in reply to
A Fit on NIH
Certainly, for myself at least, getting modules off of CPAN and
installing them "blindly" is something that I do quite often. I
don't develop on just one machine, so to keep things managable,
I use the "cpan" program, which does exactly what I would do
anyway. Examining the source code with a fine-toothed comb on
every system is impractical, especially considering how many modules
I might need on a given project.
Can you afford the time to check through CGI.pm every time you
install it, examining it from top to bottom, looking for "evil"
It's not like you're even going to see them either, as they
could be mashed up in some unusual and deceptive format, the dark
side of Obfuscated Perl, if you will.
It is true, though, that the possibility of a module as popular as
"infected" in this way is slim, it is still non-zero.
Fortunately, there is an extremely high possibility
that someone else in the Perl community will discover the problem
before you do.
Someone will take one for the herd, and the rest will survive.
I'm not working on some ultra-top secret military project where
paranoia is not just a delusional fantasy, but a job requirement.
In that case, I would certainly be curious about just what they
are putting in the modules these days, and that is assuming I was
bold enough to use "open-source" software in the first place.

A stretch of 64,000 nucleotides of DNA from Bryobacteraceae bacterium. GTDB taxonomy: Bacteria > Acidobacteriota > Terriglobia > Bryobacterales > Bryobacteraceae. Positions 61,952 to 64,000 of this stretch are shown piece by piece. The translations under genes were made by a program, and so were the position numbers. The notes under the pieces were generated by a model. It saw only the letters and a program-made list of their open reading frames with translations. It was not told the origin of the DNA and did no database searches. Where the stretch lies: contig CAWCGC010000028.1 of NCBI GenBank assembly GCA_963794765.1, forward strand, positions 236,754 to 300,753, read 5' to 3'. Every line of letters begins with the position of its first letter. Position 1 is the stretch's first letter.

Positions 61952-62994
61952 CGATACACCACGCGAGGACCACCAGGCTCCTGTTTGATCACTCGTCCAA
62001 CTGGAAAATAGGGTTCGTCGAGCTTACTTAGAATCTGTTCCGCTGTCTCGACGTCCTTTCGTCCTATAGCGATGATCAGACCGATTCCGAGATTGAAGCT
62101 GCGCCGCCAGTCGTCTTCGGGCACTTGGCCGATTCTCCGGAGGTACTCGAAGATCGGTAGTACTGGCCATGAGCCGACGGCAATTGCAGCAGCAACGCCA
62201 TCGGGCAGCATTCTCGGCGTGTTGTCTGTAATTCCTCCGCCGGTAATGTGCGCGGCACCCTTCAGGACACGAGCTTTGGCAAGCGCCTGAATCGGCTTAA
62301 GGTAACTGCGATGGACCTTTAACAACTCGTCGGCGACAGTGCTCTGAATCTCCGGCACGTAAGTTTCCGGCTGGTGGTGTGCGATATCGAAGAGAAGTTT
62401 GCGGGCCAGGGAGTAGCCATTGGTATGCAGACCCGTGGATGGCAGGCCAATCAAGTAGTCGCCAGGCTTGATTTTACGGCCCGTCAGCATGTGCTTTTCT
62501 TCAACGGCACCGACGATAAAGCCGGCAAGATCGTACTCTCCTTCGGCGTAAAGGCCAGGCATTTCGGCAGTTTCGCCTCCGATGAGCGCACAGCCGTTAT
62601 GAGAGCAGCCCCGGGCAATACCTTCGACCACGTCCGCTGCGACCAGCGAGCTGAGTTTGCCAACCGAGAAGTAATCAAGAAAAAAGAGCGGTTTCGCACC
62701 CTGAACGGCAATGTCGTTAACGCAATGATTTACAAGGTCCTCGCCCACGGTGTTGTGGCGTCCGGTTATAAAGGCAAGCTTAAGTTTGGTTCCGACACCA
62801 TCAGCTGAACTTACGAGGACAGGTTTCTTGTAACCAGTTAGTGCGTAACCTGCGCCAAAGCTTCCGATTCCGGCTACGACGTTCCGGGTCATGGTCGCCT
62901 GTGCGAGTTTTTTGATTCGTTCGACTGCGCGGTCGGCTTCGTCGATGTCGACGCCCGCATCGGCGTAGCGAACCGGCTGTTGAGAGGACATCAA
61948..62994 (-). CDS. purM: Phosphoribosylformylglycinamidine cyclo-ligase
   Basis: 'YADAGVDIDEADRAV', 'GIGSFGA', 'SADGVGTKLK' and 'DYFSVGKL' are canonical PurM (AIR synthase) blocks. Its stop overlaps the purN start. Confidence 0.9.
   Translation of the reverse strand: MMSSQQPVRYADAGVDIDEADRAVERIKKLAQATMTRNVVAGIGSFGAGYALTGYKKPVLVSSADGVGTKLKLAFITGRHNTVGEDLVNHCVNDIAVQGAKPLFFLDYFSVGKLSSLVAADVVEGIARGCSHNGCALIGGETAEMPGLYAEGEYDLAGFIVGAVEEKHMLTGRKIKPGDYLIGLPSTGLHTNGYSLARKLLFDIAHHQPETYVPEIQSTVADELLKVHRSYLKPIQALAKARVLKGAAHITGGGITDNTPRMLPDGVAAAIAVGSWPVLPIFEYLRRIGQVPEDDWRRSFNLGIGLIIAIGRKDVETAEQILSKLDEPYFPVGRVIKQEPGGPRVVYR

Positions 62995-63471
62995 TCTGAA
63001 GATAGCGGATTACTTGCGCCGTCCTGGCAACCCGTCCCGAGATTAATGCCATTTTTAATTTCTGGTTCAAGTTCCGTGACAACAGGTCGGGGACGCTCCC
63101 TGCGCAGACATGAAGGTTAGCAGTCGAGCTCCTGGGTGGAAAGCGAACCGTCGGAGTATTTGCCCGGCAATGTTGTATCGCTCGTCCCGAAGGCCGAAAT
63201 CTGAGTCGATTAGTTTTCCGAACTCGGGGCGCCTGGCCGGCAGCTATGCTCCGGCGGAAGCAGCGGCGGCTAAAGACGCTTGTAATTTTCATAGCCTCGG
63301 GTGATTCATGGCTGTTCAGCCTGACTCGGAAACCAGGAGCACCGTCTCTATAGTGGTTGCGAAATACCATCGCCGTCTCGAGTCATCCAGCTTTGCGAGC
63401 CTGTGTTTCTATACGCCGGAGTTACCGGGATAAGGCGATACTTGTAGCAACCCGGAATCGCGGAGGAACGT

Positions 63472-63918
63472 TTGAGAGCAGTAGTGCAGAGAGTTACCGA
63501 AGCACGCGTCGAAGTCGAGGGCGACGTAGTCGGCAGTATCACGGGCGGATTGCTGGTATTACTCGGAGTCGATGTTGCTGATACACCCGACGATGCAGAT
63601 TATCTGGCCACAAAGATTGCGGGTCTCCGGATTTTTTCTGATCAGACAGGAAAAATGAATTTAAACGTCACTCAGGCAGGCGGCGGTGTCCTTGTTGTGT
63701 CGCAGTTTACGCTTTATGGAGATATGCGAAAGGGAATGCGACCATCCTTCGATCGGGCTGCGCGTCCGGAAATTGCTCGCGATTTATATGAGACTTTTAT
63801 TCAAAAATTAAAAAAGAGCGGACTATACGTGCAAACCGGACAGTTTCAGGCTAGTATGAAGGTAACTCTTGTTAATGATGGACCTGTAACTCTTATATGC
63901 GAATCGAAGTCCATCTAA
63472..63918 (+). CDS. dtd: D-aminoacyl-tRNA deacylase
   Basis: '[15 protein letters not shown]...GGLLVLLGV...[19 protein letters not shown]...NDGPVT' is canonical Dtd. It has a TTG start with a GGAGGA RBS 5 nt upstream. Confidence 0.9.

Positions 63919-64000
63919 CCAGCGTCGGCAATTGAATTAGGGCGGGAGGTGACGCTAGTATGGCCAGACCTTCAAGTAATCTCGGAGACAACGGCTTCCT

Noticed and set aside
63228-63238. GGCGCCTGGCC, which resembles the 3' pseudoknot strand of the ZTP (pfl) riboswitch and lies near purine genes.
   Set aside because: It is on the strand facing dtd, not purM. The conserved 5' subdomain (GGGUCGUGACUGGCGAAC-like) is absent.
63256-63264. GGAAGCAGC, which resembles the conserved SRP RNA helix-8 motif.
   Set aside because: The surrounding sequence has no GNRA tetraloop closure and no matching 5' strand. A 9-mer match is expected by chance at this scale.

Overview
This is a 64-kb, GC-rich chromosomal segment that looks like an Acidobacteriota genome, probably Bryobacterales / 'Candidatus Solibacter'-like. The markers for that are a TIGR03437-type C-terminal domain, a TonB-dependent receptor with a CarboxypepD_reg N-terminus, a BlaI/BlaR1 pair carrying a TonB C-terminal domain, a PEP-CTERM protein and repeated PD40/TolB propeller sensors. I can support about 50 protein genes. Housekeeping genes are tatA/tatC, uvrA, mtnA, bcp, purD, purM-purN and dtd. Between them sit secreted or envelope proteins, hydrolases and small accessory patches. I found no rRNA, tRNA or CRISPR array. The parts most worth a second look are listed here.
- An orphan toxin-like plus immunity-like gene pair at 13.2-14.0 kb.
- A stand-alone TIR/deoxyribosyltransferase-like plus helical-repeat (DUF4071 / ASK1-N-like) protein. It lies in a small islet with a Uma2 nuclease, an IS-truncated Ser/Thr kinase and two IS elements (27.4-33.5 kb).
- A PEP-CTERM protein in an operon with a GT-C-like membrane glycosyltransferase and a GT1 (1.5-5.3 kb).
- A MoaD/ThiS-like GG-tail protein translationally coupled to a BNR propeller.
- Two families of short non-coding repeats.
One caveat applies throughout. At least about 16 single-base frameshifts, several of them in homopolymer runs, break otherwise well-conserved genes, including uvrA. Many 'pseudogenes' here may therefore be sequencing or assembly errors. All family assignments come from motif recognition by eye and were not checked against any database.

The "ftp; tar xvzf; make; make install" routine, and its equivalent
on other platforms, is generally accepted as "the way things are done"
, at least in the UNIX/"open-source" community. Few question the nature
of it on a fundamental level, at least to the extent that any real change
A non-intrusive, user-friendly, and low-impact addition to this methodology
could be embraced, not only to extend the reach of Perl and other similar
projects into a broader market, but to boost the confidence of the existing
community in the quality and security of code that they are using.
Food for thought:
The CPAN system is about as "official" as you can get wrt. Perl modules, so
any "effort" should be focused there. Consider something not altogether unlike
what MS is doing with their "COM" objects:
- CPAN signs all modules that it "publishes" to ensure that it
it arrived on CPAN through proper channels and didn't just curiously
- All authors sign their modules with keys that are published through
CPAN, or, better yet, a "trusted third-party" such as VeriSign or equivalent.
- The modules are examined/tested by a group of trusted code reviewers
and are signed only if they pass.
A program/module such as cpan
could be extended to include some authentication
capability which would allow the user to specify the level of "risk" they are
willing to expose themselves to. That is, you would not be able to install
untested modules, unsigned modules, or what have you, should you elect to be
Implementations could also be "paranoid", such as:
use Module::Security qw(tested signed); # Example name
The more casual among us could merely opt out by installing anything anyway, just
like they always do, without concern. The paranoid would avoid any unsigned modules,
just like they always do, but at least they would be able to use Perl and a selection
of its modules that are rigorously checked.
A system such as this could work, assuming Perl itself isn't part of some
Illuminati-style global conspiracy.
Which it isn't.